It is WWII and our narrator is being held by the Gestapo in France. “Being held,” makes it sound civilized, as if there might be some chance for her e...moreIt is WWII and our narrator is being held by the Gestapo in France. “Being held,” makes it sound civilized, as if there might be some chance for her eventual release. But there is none. Under torture, Verity has agreed to write up her confession – everything she knows – in the hope that she will convince the Gestapo captain that she is telling the truth. In the hope that she can put death off just a little longer, and that when her death finally arrives it will be fast and merciful. As she puts it, “I am a coward... And I’m going to give you anything you ask, everything I can remember.”
But Verity cannot tell her story without talking about her friend – her best friend – Maddie, the pilot who brought her to France. The Gestapo have shown Verity pictures of the wreckage of that flight, Maddie’s last flight. She’s seen the black and white photos of what they found in the cockpit. And so when she begins to tell her tale she chooses to tell it in Maddie’s voice, from Maddie’s perspective.
It is the story of how Maddie became a pilot, how she met Verity, and how the two of them came to be in France for Verity to carry out her doomed mission. Verity will tell the truth, but the truth doesn't always look the way we expect it to.
This is the best book I’ve read all year, and easily one of the best books I’ve read in the last five years. It’s difficult to explain why, but I’ll try. The author did a lot of research to make sure that the story was plausible. The characters have unique and well-rounded voices. The setting is dark, yes, and the premise is heartbreaking... but Verity is so alive and so dauntless, and her love for her friend burned so brightly that I found myself laughing and hoping with her, even though logic told me there could be only one outcome to her situation. And that outcome, when it came? Not at all what I expected it to be.
I know a lot of people have described this as a tear-jerker, but for me it didn't quite read that way. For me it was much more triumphant victory than heartbreaking tragedy.(less)
Verse novel. Indian-Canadian girl accompanies her father back to India to disperse her mother's ashes; while they're there Indira Gandhi is assassinat...moreVerse novel. Indian-Canadian girl accompanies her father back to India to disperse her mother's ashes; while they're there Indira Gandhi is assassinated and they get caught up in the 1984 Sikh Massacre. (less)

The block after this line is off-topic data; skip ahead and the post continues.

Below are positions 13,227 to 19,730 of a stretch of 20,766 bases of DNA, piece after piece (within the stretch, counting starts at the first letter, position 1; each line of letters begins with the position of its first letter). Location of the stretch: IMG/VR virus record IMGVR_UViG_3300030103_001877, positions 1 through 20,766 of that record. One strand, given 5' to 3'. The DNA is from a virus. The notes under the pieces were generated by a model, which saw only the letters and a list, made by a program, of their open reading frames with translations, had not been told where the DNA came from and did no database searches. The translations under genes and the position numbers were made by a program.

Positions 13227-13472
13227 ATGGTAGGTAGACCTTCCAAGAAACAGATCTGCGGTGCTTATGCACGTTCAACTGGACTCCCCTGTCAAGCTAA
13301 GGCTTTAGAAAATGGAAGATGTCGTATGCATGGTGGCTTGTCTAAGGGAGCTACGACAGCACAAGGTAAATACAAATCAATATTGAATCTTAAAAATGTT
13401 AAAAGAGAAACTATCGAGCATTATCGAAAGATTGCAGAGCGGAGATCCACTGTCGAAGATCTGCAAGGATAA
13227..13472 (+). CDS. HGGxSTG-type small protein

Wow, I think it's been a long time since I've given something 5 stars. Magical Victorian circus? Character-driven, richly described historical fantasy...moreWow, I think it's been a long time since I've given something 5 stars. Magical Victorian circus? Character-driven, richly described historical fantasy? Setting as character? Oh, Night Circus, you're pushing all of my buttons.
For me, the dazzling circus scenes were well-balanced with the slow and subdued plotline. I liked taking my time to get to know the players and their game, and the slightly non-linear events were pleasantly disorienting, like wandering through a funhouse maze.
After so long reading contemporary YA fiction, this book's slow build-up, understated emotion and abstention from utter tragedy was like a good nerve tonic. Yay, I can still enjoy good fiction!(less)
Ohhhh, what to say about this. I LOVED Karou. I loved her friends, the world she lived in, her demonic family. I loved the glittering descriptions of...moreOhhhh, what to say about this. I LOVED Karou. I loved her friends, the world she lived in, her demonic family. I loved the glittering descriptions of Prague and Marrakesh. I loved the magic and the portal-hopping and the wishes made on skuppie beads. I particularly loved the names; Kishmish, Khazamir, Issa, Zusana. I was ok with the seraphs-as-dangerous-enemies thing, especially since we were clearly on the side of the chimera. I love me some demons :)
What I wasn't too happy about, what I was increasingly distressed by and what caused me to disengage somewhat from the book, was the exceptionally gooey romance. In fact I felt a little bit tricked because the book blurb didn't lead me to believe that Romance (with a capital R) was going to play such a huge role in the story. I know, I know, what was I expecting? It's teen paranormal fiction and Romance is virtually mandatory. I'm feeling some harsh Romance fatigue right now, and the Romance in Daughter of Smoke and Bone is of the soul-shattering variety. Worlds balance on the axis of this particular Romance. THIS Romance has the potential to bring an end to a millennia-old war. Which, in terms of emotional scale, is par for the course in teen fiction. I'm just feeling a little worn out by it.
So the takeaway for me is, good book, beautiful descriptions, fun characters, nice world-building, but romance as thick as corn syrup. Ends on a cliffhanger and I'd like to read the next one, if I can get over my Romance fatigue. (less)